Comparison of clinical characteristics and performance of pneumonia severity score and CURB-65 among younger adults, elderly and very old subjects

Jung Hsiang Chen, Shy Shin Chang, Jason J. Liu, Rai Chi Chan, Jiunn Yih Wu, Wei Chuan Wang, Si Huei Lee, Chien Chang Lee

Research output: Contribution to journalArticle

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Abstract

Background: Age-related alterations in the clinical characteristics and performance of severity scoring systems for community-acquired pneumonia (CAP) are unknown. Methods: Consecutive patients with CAP presenting to the emergency department were prospectively studied. Patients were classified as younger adults (age 18-64 years), elderly (age 65-84 years) and very old subjects (age ≥85 years). Clinical characteristics, complications, outcomes and validity of the pneumonia severity index (PSI) and CURB-65 categories were compared across these three age categories. Results: Analysis involved 348 (35.3%) younger adult patients, 438 (44.3%) elderly patients and 201 (20.0%) very old patients. Compared with younger adults, elderly and very old patients had a higher burden of comorbidities and a higher incidence of CAP-related complications. The 30-day mortality rate was 5.2% in younger adults, 7.1% in elderly patients and 9.5% in very old patients. The area under the ROC curve (AUCs) for PSI were 0.87 (95% CI 0.77 to 0.97), 0.85 (95% CI 0.803 to 0.897) and 0.69 (95% CI 0.597 to 0.787) and the AUCs for CURB-65 were 0.80 (95% CI 0.67 to 0.93), 0.73 (95% CI 0.65 to 0.82) and 0.60 (95% CI 0.47 to 0.73) in the younger adult, elderly and very old patients, respectively. A modified PSI or CURB-65 excluding the age variable increased the AUC in most age categories. There was no significant effect of age on 30-day mortality after adjusting for other PSI or CURB-65 variables. Conclusion: Elderly patients with CAP have more atypical clinical manifestations and worse outcomes. The underperformance of the PSI in elderly patients may be due to the inappropriate weight given to the age variable. A modification of the cut-off point for PSI or CURB-65 to define severe pneumonia may improve the score performance in elderly patients.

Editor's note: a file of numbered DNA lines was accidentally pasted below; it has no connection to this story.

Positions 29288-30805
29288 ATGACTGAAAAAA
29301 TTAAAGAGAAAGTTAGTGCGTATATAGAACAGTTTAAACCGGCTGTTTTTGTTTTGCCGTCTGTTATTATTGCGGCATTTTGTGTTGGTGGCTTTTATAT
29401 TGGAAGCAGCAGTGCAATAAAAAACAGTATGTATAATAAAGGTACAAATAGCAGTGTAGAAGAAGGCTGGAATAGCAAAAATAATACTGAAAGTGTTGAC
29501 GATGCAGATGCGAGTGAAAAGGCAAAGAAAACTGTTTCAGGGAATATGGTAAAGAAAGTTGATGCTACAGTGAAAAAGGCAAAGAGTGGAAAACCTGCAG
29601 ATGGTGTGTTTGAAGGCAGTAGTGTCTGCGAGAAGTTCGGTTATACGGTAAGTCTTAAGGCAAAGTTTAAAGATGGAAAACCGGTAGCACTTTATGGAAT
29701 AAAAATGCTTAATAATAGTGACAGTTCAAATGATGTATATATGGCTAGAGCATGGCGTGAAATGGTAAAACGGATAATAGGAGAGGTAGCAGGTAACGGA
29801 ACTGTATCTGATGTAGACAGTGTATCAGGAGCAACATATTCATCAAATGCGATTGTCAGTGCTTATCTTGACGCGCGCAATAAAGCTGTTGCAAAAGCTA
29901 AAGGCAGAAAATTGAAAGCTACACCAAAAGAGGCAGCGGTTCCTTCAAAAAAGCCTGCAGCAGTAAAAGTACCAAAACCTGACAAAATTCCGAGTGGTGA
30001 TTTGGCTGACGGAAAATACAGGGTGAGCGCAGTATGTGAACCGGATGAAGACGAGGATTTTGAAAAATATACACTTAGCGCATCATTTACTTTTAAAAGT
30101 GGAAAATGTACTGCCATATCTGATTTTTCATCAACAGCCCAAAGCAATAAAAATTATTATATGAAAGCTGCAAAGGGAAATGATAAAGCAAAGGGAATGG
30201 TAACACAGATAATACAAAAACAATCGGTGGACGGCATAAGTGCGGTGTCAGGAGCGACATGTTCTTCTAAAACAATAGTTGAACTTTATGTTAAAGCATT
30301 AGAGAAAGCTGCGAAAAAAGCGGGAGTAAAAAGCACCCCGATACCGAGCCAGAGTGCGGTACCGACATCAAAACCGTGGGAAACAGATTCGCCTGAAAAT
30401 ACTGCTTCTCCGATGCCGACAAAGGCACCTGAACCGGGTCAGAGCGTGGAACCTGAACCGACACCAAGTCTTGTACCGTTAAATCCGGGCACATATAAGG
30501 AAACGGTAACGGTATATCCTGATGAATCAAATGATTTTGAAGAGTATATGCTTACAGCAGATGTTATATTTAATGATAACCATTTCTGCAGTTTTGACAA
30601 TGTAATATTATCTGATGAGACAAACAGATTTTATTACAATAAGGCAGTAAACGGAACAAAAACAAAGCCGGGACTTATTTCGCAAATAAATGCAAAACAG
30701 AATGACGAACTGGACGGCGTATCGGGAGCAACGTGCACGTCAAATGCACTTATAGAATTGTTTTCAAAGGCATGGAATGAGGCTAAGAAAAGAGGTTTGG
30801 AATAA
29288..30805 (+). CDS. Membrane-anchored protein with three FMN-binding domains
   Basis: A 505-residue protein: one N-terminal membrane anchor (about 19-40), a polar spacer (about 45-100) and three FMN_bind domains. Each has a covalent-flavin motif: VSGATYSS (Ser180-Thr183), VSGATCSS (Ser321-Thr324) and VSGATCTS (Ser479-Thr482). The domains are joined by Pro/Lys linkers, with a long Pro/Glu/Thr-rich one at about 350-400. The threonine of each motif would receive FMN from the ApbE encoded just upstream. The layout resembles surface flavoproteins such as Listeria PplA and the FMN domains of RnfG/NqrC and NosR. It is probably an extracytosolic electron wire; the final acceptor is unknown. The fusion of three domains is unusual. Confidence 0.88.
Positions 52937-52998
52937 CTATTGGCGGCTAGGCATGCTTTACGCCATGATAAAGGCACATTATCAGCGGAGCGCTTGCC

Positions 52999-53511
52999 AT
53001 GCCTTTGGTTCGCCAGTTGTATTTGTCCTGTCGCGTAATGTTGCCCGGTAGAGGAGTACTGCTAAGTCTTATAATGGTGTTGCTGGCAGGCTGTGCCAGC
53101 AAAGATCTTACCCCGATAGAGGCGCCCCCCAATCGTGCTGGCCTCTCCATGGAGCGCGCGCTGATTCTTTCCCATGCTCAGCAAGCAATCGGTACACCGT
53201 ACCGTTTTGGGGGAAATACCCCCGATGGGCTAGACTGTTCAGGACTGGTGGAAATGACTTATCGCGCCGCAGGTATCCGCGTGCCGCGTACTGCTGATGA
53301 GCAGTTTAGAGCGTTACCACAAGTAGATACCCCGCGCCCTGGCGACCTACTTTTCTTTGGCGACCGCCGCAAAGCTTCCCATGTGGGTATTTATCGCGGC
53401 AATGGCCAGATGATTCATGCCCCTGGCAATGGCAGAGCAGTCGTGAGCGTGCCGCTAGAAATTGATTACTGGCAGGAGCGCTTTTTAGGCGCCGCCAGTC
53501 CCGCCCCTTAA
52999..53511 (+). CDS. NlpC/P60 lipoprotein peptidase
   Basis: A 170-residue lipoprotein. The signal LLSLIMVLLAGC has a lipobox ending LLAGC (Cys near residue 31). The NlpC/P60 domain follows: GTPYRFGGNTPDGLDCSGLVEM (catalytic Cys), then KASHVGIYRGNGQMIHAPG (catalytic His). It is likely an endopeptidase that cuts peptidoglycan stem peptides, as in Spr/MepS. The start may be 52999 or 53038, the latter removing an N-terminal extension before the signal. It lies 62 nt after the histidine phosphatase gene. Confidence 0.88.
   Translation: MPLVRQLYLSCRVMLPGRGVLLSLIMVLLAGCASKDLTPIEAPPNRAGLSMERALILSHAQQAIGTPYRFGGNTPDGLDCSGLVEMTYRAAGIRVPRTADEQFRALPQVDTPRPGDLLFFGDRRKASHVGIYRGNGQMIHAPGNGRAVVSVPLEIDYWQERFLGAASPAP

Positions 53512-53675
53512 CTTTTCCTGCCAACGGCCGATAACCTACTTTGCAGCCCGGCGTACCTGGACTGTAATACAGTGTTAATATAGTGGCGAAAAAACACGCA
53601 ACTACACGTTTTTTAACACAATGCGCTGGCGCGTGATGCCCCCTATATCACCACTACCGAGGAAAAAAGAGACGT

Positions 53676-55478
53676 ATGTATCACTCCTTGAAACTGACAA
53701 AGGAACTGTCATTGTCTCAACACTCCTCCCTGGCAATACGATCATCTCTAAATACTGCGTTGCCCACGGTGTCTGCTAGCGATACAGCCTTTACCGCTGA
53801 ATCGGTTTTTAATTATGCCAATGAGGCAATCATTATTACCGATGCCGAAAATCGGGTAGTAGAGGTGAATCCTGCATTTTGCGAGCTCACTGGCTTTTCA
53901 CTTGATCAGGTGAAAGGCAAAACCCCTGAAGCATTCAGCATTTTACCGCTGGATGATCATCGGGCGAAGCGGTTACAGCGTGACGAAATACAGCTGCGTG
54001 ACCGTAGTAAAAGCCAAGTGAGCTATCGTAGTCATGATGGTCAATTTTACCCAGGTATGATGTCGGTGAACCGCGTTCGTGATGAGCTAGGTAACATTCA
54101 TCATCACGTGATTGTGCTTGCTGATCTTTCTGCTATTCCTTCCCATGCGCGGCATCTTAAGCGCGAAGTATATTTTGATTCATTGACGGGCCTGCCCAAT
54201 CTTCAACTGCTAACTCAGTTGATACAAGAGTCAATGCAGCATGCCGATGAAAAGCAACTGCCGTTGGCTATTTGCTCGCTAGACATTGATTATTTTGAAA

Original languageEnglish
Pages (from-to)971-977
Number of pages7
JournalThorax
Volume65
Issue number11
DOIs
Publication statusPublished - Jan 1 2010
Externally publishedYes

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Young Adult
Pneumonia
Area Under Curve
Mortality
ROC Curve
Hospital Emergency Service
Comorbidity
Weights and Measures
Incidence

ASJC Scopus subject areas

  • Pulmonary and Respiratory Medicine

Cite this

Comparison of clinical characteristics and performance of pneumonia severity score and CURB-65 among younger adults, elderly and very old subjects. / Chen, Jung Hsiang; Chang, Shy Shin; Liu, Jason J.; Chan, Rai Chi; Wu, Jiunn Yih; Wang, Wei Chuan; Lee, Si Huei; Lee, Chien Chang.

In: Thorax, Vol. 65, No. 11, 01.01.2010, p. 971-977.

Research output: Contribution to journalArticle

Chen, Jung Hsiang ; Chang, Shy Shin ; Liu, Jason J. ; Chan, Rai Chi ; Wu, Jiunn Yih ; Wang, Wei Chuan ; Lee, Si Huei ; Lee, Chien Chang. / Comparison of clinical characteristics and performance of pneumonia severity score and CURB-65 among younger adults, elderly and very old subjects. In: Thorax. 2010 ; Vol. 65, No. 11. pp. 971-977.
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abstract = "Background: Age-related alterations in the clinical characteristics and performance of severity scoring systems for community-acquired pneumonia (CAP) are unknown. Methods: Consecutive patients with CAP presenting to the emergency department were prospectively studied. Patients were classified as younger adults (age 18-64 years), elderly (age 65-84 years) and very old subjects (age ≥85 years). Clinical characteristics, complications, outcomes and validity of the pneumonia severity index (PSI) and CURB-65 categories were compared across these three age categories. Results: Analysis involved 348 (35.3{\%}) younger adult patients, 438 (44.3{\%}) elderly patients and 201 (20.0{\%}) very old patients. Compared with younger adults, elderly and very old patients had a higher burden of comorbidities and a higher incidence of CAP-related complications. The 30-day mortality rate was 5.2{\%} in younger adults, 7.1{\%} in elderly patients and 9.5{\%} in very old patients. The area under the ROC curve (AUCs) for PSI were 0.87 (95{\%} CI 0.77 to 0.97), 0.85 (95{\%} CI 0.803 to 0.897) and 0.69 (95{\%} CI 0.597 to 0.787) and the AUCs for CURB-65 were 0.80 (95{\%} CI 0.67 to 0.93), 0.73 (95{\%} CI 0.65 to 0.82) and 0.60 (95{\%} CI 0.47 to 0.73) in the younger adult, elderly and very old patients, respectively. A modified PSI or CURB-65 excluding the age variable increased the AUC in most age categories. There was no significant effect of age on 30-day mortality after adjusting for other PSI or CURB-65 variables. Conclusion: Elderly patients with CAP have more atypical clinical manifestations and worse outcomes. The underperformance of the PSI in elderly patients may be due to the inappropriate weight given to the age variable. A modification of the cut-off point for PSI or CURB-65 to define severe pneumonia may improve the score performance in elderly patients.",